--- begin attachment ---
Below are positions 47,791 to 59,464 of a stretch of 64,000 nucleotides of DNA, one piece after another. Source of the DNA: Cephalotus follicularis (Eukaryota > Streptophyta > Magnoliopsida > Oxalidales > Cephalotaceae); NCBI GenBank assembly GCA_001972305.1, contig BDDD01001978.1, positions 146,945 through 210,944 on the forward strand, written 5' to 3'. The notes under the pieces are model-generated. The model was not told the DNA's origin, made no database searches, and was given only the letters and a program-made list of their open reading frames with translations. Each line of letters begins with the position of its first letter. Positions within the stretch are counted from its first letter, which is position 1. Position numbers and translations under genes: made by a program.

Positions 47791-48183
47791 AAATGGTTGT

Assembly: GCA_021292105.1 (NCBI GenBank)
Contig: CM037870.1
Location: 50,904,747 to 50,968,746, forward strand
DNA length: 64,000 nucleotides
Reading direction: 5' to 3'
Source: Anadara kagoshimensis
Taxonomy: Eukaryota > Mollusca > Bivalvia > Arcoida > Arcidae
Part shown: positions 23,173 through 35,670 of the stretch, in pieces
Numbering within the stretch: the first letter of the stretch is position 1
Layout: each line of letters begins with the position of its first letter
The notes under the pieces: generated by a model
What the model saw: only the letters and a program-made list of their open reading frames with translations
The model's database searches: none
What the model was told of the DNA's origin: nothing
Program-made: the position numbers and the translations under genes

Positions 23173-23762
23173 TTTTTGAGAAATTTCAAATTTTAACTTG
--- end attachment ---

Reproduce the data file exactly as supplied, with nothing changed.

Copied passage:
Below are positions 47,791 to 59,464 of a stretch of 64,000 nucleotides of DNA, one piece after another. Source of the DNA: Cephalotus follicularis (Eukaryota > Streptophyta > Magnoliopsida > Oxalidales > Cephalotaceae); NCBI GenBank assembly GCA_001972305.1, contig BDDD01001978.1, positions 146,945 through 210,944 on the forward strand, written 5' to 3'. The notes under the pieces are model-generated. The model was not told the DNA's origin, made no database searches, and was given only the letters and a program-made list of their open reading frames with translations. Each line of letters begins with the position of its first letter. Positions within the stretch are counted from its first letter, which is position 1. Position numbers and translations under genes: made by a program.

Positions 47791-48183
47791 AAATGGTTGT

Assembly: GCA_021292105.1 (NCBI GenBank)
Contig: CM037870.1
Location: 50,904,747 to 50,968,746, forward strand
DNA length: 64,000 nucleotides
Reading direction: 5' to 3'
Source: Anadara kagoshimensis
Taxonomy: Eukaryota > Mollusca > Bivalvia > Arcoida > Arcidae
Part shown: positions 23,173 through 35,670 of the stretch, in pieces
Numbering within the stretch: the first letter of the stretch is position 1
Layout: each line of letters begins with the position of its first letter
The notes under the pieces: generated by a model
What the model saw: only the letters and a program-made list of their open reading frames with translations
The model's database searches: none
What the model was told of the DNA's origin: nothing
Program-made: the position numbers and the translations under genes

Positions 23173-23762
23173 TTTTTGAGAAATTTCAAATTTTAACTTG